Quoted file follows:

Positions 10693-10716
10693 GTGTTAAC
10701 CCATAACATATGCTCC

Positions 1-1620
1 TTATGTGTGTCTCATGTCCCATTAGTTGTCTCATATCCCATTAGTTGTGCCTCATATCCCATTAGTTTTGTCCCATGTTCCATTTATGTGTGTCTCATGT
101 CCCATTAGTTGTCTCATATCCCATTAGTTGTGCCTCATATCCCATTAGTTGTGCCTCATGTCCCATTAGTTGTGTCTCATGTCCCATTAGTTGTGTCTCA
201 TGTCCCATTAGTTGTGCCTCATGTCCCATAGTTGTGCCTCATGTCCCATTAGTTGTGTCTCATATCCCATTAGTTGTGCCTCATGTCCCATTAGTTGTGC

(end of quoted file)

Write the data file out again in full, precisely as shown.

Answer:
Positions 10693-10716
10693 GTGTTAAC
10701 CCATAACATATGCTCC

Positions 1-1620
1 TTATGTGTGTCTCATGTCCCATTAGTTGTCTCATATCCCATTAGTTGTGCCTCATATCCCATTAGTTTTGTCCCATGTTCCATTTATGTGTGTCTCATGT
101 CCCATTAGTTGTCTCATATCCCATTAGTTGTGCCTCATATCCCATTAGTTGTGCCTCATGTCCCATTAGTTGTGTCTCATGTCCCATTAGTTGTGTCTCA
201 TGTCCCATTAGTTGTGCCTCATGTCCCATAGTTGTGCCTCATGTCCCATTAGTTGTGTCTCATATCCCATTAGTTGTGCCTCATGTCCCATTAGTTGTGC